What Are Your Valentine’s Flowers Saying?

Valentine’s Day is upon us! Strangely enough, it has become a day of controversy.

by Dawn Combs
Floriography was used by Victorians to send messages via flower symbolism. Photo by Rachael Brugger (HobbyFarms.com)
Courtesy Rachael Brugger/HobbyFarms.com

Valentine’s Day is upon us! Strangely enough, it has become a day of controversy. Many feel it is a day that was created by the greeting card companies and florists to sell flowers, and they avoid any celebration of it completely.

I remember in my single days feeling a lot of eyes on me on Valentine’s Day. The day puts a lot of pressure on everyone, be they single or attached, because of the loaded meanings we have placed on its connection to romantic love. This day was so much simpler when we were in grade school and we all passed out valentines in class. There were always classmates who we were sweet on, but we also gave valentines to our friends. There were some that just expressed sentiments like “I’m glad we’re friends.” As we got older, somehow our affection was supposed to narrow and was to be showered only on family or lovers.

I’ve wandered onto this tangent because I’ve been thinking about the typical Valentine’s Day red roses. In the language of flowers, we have positively regressed to a one-word vocabulary.

Victorians and Floriography
In Victorian times, people were decidedly more reserved. They didn’t have social media that allowed them to say whatever wandered into the empty space between their ears at all times of the day. It was actually rather difficult, socially, to express the emotions that one had about others. So during the 19th century, most everyone had access to the floriography code book that helped them “say it with flowers”.

When a woman needed to express her desire to start up a love affair, to turn down a proposal, to express her feelings of betrayal or to send a note of friendship, she would consult the book. Just like that, an uncomfortable conversation could be averted. Just about every nuance of human emotion could be expressed with one flower or a combination made into a nosegay.

Remember those awkward conversations with the boy you were dating when you realized you didn’t like him in the same way he liked you? You could’ve just sent him a spiderwort plant, meaning “esteem, not love.” Or for the guys, what would you give to a girl who’s become too clingy? A bouquet of butterfly weed meaning “let me go.”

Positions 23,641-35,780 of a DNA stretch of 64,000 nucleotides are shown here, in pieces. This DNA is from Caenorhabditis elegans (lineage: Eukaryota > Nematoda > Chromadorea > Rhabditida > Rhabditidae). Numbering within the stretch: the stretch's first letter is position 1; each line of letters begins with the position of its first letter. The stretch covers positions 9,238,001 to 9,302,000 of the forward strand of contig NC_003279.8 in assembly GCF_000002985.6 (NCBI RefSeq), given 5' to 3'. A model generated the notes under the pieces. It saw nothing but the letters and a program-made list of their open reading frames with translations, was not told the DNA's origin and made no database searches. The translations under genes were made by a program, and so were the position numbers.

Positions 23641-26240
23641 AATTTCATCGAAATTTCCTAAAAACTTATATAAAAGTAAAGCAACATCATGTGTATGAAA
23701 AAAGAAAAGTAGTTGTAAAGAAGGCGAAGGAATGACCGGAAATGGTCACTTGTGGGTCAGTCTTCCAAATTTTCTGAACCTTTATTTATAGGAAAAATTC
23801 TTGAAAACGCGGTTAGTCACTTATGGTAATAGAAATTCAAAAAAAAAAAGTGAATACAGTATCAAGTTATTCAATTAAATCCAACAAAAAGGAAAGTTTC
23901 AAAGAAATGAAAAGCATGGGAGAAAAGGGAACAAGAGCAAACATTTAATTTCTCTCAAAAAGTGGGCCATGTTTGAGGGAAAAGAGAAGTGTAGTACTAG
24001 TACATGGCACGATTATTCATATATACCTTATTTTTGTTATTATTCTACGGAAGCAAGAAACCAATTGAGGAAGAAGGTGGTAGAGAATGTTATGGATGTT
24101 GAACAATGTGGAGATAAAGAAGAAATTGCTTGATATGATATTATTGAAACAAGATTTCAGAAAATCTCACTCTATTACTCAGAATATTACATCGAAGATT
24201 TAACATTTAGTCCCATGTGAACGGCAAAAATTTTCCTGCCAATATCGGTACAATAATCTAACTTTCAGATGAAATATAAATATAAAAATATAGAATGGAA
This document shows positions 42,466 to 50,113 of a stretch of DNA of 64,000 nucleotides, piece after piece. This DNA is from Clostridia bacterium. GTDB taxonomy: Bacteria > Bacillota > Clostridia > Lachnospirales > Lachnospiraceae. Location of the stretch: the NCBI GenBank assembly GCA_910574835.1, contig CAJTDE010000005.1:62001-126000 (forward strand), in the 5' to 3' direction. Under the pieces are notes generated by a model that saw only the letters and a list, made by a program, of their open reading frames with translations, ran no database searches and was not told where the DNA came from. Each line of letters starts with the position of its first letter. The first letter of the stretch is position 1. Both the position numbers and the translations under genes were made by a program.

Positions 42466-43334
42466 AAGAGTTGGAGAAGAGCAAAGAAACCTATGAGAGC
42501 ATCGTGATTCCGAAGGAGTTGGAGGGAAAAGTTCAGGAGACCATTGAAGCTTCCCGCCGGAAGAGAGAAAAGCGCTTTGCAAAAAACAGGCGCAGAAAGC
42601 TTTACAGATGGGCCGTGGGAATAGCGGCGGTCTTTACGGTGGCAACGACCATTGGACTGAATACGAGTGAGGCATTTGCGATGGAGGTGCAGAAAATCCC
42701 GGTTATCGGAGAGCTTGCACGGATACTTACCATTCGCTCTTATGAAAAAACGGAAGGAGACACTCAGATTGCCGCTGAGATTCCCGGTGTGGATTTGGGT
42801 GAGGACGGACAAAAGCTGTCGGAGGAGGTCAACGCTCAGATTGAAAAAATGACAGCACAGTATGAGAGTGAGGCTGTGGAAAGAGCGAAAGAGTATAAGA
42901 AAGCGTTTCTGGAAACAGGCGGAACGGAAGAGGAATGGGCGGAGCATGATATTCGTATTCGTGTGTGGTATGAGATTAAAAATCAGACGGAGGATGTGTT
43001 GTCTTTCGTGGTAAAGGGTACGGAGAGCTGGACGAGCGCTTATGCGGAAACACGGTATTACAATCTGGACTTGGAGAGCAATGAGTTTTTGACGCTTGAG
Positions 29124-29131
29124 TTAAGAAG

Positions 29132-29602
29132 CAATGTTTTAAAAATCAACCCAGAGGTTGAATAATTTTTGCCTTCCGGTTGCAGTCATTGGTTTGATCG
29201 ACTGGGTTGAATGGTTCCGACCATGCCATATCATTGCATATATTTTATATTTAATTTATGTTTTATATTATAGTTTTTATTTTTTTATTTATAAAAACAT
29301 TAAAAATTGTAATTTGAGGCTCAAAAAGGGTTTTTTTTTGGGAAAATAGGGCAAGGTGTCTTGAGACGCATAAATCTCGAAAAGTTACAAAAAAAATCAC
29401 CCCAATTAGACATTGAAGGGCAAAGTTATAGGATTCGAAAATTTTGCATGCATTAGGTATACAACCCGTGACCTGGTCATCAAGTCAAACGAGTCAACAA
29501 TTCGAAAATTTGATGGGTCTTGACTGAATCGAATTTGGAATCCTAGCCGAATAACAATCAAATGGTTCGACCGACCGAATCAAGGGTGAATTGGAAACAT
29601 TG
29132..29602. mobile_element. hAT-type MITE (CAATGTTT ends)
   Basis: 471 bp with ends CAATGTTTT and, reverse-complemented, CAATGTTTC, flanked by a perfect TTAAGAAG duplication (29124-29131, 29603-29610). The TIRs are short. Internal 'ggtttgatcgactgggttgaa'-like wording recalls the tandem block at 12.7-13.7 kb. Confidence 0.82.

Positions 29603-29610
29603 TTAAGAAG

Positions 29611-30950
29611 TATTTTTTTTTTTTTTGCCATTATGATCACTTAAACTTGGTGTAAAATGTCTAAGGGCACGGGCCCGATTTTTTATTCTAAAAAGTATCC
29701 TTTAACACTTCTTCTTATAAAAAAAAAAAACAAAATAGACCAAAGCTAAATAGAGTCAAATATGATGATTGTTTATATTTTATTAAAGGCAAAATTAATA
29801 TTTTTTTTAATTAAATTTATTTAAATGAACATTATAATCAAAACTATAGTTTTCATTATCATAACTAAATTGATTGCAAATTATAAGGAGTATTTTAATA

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The great thing about rediscovering the language of flowers is that it opens up your options for flower giving this Valentine’s Day and expands your circle of gift recipients. Here are some flowers and their meanings compiled by the Society of American Florists you might consider for your valentines this year:

  • Amaryllis: dramatic
  • Begonia: deep thoughts
  • Camellia: graciousness
  • Pink Carnation: gratitude
  • Daffodil: chivalry
  • Daisy: innocence
  • Holly: domestic happiness
  • Lilac: first love
  • Orchid: delicate beauty
  • Pansy: loving thoughts
  • Pink rose: friendship
  • Purple tulip: faithfulness
  • Yarrow: good health
  • Zinnia: thoughts of friends

Lost Language
Of course, the language of flowers is a lost language in the day and age of texting. If I were to just present a bouquet to a friend without some explanation, it would have the same effect as someone sending me a text message with words like IDK, 511 or BTW. Oddly enough, texting language is not that different. It’s just another way to send a message and avoid “messy” conversations or confrontations. At any rate, if you choose to send your friends a dwarf sunflower and ivy bouquet, you might take a moment to write and attach a note:

The dwarf sunflower makes me smile, it fills my heart with sunshine. This is how I feel about having you in my life. In the language of flowers, the dwarf sunflower symbolizes gratitude. Ivy uses its tendrils to encircle a tree or plant as it grows, yet it does not strangle or restrict. It provides extra strength to a young tree and beauty to an old structure. Ivy in the language of flowers represents friendship. Thus, on Valentine’s Day I am sending a sunflower and ivy bouquet to you, my friend. I am grateful for your friendship. You provide strength and structure, you support me without strangling me or holding me back. With you by my side I am able to reach for the sunshine. Thank you and happy Valentines Day!

Wouldn’t that be so much nicer than a gas-station rose that has no smell?

Of course, if we’re talking about the language of chocolate, I’m just going to tell you now, a one-word vocabulary is fine with me on Valentine’s Day: gimme!

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